Scam of the day – December 14, 2016 – Amazon phishing email

A phishing email that appears to be from Amazon is presently circulating and luring unsuspecting victims into providing personal information that results in identity theft.  A copy is reproduced below.

The email looks legitimate and with so many people shopping online through Amazon it is likely to trick many people into thinking it is legitimate.  As with many phishing emails, it falsely indicates that there is a problem that requires your immediate attention.  In this case it is a shipping problem that requires you to resubmit your information including your credit card information.  If you do so you will end up becoming a victim of identity theft.


If you receive such an email and have any concern that it may be legitimate, you should contact Amazon by phone or online at a telephone number that you know is correct or at its website.  Do not click on links in such emails or text messages to establish contact with Amazon. Doing so will only put you in touch with the scammers.  Also, be careful when you call Amazon because scammers sometimes obtain telephone numbers that are only a digit off from the real telephone number to catch unsuspecting victims who call the wrong number by mistake.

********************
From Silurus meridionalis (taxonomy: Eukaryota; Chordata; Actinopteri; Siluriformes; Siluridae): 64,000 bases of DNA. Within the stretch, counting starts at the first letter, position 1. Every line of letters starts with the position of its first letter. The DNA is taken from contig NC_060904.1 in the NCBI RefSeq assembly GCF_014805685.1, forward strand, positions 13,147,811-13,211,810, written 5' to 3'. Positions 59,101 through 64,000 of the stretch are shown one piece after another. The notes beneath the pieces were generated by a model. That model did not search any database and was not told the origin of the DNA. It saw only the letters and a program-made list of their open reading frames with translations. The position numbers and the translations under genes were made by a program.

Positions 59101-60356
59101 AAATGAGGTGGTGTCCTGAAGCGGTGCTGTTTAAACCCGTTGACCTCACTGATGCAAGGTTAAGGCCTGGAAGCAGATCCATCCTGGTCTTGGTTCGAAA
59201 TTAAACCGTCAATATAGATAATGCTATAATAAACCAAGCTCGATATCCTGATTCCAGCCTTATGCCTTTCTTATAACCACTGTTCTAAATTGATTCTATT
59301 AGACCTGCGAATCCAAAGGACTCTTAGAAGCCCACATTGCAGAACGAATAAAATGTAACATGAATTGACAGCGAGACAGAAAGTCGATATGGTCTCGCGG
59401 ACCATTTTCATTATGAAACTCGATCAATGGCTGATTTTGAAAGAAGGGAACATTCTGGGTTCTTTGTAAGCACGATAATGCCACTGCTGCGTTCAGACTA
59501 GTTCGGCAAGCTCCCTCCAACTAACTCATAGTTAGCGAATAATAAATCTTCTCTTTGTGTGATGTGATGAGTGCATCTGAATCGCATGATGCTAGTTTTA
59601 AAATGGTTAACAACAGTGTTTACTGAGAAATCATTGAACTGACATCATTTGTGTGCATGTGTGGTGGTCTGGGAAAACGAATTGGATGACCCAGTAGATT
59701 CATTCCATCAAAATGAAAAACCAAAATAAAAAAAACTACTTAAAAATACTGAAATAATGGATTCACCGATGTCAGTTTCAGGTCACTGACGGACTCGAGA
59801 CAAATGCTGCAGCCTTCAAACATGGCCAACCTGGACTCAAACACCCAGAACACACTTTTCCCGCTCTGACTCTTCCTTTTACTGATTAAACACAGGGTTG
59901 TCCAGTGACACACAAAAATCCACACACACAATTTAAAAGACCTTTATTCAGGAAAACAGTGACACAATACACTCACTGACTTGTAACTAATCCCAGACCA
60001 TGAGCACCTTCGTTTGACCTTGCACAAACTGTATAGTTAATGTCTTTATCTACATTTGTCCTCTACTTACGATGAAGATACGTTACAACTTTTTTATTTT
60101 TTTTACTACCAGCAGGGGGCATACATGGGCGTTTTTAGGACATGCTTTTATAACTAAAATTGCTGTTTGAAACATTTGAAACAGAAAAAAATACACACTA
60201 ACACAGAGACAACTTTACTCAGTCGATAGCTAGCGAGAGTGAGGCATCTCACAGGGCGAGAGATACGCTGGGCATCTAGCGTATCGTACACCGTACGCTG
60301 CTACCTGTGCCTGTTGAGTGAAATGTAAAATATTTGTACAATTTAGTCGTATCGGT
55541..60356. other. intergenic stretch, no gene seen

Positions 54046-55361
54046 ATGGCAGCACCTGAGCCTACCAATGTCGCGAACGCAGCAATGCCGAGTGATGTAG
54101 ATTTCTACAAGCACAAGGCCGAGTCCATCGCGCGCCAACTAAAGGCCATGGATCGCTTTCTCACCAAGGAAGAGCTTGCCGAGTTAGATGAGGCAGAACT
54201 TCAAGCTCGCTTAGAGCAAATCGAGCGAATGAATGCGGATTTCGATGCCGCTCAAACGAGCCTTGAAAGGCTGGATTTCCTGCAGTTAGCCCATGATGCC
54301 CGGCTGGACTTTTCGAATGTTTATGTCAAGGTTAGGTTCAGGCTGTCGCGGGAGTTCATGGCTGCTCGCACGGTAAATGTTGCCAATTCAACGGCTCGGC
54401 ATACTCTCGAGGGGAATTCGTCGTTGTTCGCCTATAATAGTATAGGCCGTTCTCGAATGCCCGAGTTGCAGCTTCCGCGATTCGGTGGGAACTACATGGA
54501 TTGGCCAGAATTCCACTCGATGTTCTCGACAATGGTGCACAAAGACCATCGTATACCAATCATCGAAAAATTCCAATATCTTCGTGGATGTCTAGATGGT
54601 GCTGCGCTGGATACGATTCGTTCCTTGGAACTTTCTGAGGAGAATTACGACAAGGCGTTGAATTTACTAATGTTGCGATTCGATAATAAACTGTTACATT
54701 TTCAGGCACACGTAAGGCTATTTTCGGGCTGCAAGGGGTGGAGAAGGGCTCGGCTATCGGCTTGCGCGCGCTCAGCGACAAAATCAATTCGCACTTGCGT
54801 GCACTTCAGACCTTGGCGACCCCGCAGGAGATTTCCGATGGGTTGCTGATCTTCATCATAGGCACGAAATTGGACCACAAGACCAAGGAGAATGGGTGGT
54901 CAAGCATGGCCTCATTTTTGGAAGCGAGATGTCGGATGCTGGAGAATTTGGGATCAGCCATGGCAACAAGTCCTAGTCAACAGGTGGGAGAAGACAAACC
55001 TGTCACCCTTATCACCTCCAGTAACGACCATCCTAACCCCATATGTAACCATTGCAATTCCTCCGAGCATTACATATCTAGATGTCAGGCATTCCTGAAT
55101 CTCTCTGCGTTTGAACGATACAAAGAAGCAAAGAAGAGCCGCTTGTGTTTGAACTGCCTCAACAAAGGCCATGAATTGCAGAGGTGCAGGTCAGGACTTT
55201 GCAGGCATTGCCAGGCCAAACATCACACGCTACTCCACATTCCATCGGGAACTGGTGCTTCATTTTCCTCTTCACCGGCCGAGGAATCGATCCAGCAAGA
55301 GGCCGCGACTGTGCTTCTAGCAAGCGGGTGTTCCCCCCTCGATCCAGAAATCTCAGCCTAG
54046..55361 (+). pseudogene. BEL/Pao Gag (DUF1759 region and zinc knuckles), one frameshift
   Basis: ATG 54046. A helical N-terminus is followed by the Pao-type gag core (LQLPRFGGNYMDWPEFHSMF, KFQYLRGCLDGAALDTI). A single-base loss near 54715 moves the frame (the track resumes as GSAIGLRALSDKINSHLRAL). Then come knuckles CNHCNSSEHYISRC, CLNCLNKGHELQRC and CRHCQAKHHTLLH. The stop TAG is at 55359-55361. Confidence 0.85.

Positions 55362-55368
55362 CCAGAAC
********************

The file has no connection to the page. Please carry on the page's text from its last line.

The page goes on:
Scam of the day – October 31, 2016 – Amazon phishing email

A new phishing email is presently being circulated that attempts to lure you into clicking on links and provide personal information that can be used to make you a victim of identity theft.  Alternatively, merely by clicking on the links in some phishing emails, you may unwittingly download malware that will steal personal information from your computer or other device and use it to make you a victim of identity theft.  Even if you have the most updated versions of security software protecting your computer, laptop or smartphone you may not be protected from zero day exploits which is the name for the latest malware targeting vulnerabilities that have not yet been protected against by your security software.  It generally takes up to a month for the security software companies to provide patches for the latest strains of malware.


In regard to this particular phishing email, there are a number of telltale signs that indicate that it is a scam.  Although the graphics are excellent, the email is not directed to you personally, but rather uses the generic salutation of “Dear Customer.”  In addition, there are numerous grammatical errors that could be attributable to the scammer possibly not having English as his or her primary language.  Also, the email address from which the email was sent was not from Amazon, but from an unrelated individual.  Most likely the email address used was that of another victim whose computer was hijacked and used as a part of a botnet to spread the phishing emails.  Of course, the best course of action is to never click on links or provide information in response to emails or text messages unless you have absolutely confirmed that the request is legitimate.  In this case, a quick telephone call to Amazon would have resulted in your quickly learning that the email was a scam.